How To Find The Perfect Foundation For Darker Skin Tones

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I’d say shopping for foundations for deeper complexions is a minefield, but as it’s still not yet the norm to come across a brand with myriad darker shades, it’s more like a treasure hunt. It’s for that reason you need a ‘map’ of sorts to navigate them and ensure you come up trumps with a shade and quality formula that flatters and boosts a deep complexion. 

Here are the four points to know…

Start With Your Undertone

If you’ve ever applied a foundation and appeared flushed or hot, or, looked too pale even though the shade of the bottle appeared to match perfectly, you likely have the wrong undertone, and it’s a myth that all darker skin tones have a golden base. 

“The easiest way to be sure is to head to a beauty counter for an assessment,” advises Becky Moore, senior artist at NARS. “But if you’re shopping online, check out your veins. Blue veins signal a red or pink undertone, while green means you’re likely yellow or golden. If you can’t differentiate between the two, you likely have a neutral undertone.”   

When testing foundations, always head to a brand with an extensive medium to dark shade range so that you can try a few, and with tons of brand names under one roof, Space NK is ideal: Hourglass, Laura Mercier and NARS are great for this.

Know Where To Colour Match

I’ll bet that any time you’ve tested a foundation shade you’ve headed straight to your jawline, right?

“For deeper skin tones, it’s actually best to swatch three different tones of foundation onto the cheeks. Start from the apple of the cheek down to the chin, in ‘strips’. This way you’ll be able to see both the different tones in your skin, and the foundation. Once you’ve found the closest match, test it on your forehead to be sure,” counsels Becky. 

By the time you get to your jawline, your foundation layer should be sheer and thin to avoid the dreaded tide line, so applying a tester there first will always look slightly off. 

Timing Is key

Just returned from an air-bridge holiday? If you’re tanned, it may not be the best time to invest in a foundation, as it will only suit your skin at this stage. Equally in winter, darker complexions get a little paler, so aim to go foundation shopping in the spring or autumn. A great makeup artist, however, will also help you future plan your shade, or adapt your current one, for when your skin gets deeper or cooler with the change in season.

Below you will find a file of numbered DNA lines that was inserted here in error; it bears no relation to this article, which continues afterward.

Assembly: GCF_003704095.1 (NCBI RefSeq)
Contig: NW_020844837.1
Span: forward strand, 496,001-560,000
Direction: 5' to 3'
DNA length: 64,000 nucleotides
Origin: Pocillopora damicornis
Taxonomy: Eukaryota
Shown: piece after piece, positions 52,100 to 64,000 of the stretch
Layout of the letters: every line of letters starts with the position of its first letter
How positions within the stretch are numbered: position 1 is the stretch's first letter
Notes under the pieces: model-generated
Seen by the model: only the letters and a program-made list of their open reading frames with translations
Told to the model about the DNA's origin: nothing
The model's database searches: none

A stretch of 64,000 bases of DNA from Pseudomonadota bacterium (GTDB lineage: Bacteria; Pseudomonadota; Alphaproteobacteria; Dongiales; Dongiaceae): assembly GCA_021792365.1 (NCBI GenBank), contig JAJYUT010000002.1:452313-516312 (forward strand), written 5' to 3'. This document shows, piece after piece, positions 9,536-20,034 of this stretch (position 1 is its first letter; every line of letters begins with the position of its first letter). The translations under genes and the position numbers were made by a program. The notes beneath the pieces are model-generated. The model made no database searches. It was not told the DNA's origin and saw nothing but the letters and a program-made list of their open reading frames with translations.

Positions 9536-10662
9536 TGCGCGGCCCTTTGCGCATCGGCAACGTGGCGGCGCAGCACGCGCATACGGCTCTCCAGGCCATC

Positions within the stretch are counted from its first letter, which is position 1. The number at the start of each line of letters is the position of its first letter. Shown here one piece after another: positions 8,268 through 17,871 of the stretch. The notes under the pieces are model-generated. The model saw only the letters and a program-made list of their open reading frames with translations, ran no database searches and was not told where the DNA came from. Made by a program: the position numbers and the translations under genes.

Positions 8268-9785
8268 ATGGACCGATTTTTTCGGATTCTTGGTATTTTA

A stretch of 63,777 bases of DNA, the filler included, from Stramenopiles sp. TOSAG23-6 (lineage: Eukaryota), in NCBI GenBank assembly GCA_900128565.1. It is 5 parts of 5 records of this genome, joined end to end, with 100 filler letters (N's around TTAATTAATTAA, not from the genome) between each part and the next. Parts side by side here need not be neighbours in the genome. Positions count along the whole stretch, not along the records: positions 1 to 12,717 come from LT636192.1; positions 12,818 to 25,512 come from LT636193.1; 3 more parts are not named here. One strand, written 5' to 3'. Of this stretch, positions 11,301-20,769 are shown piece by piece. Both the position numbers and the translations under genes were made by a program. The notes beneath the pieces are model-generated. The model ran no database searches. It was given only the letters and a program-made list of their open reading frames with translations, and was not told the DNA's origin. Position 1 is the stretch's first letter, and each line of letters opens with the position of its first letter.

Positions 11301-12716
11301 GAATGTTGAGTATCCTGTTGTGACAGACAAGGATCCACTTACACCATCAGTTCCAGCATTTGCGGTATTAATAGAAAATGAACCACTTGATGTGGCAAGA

Watch Out For Oxidisation

If a foundation gradually becomes one or two shades darker after you’ve applied it, it means it’s oxidised. Those with oily or combination skin will be familiar with this. I’ve definitely been guilty of writing off a foundation if it does this, but technically speaking, oxidisation isn’t the foundation’s fault.

“Individual foundation formulas react differently to the oils in the skin,” advises Becky. “While they might not fully prevent it from happening, a good primer and a finishing powder will help.”

It’s All In The Base

A high quality primer is just as important as the perfect foundation, and if your chosen one has a primer in the same range, test that, too. It will have been made to complement the formula perfectly. 

Becca’s Backlight Priming Filter, and its Ultimate Coverage 24-hour foundation are a dynamic duo. They’re my go-to when I know I’ll be out for a full day and can’t touch up my makeup. NARS’ Pore and Shine Control Primer does a great job of keeping your skin’s natural oils at bay and preventing oxidisation. Pair it with NARS’ Sheer Glow Foundation (which doesn’t oxidise) for a seamless look.

The key thing to note is that if your skin appears flat or dull with a particular shade, give it a miss. Your perfect foundation should boost and depth to your complexion, allowing it to almost glow from within.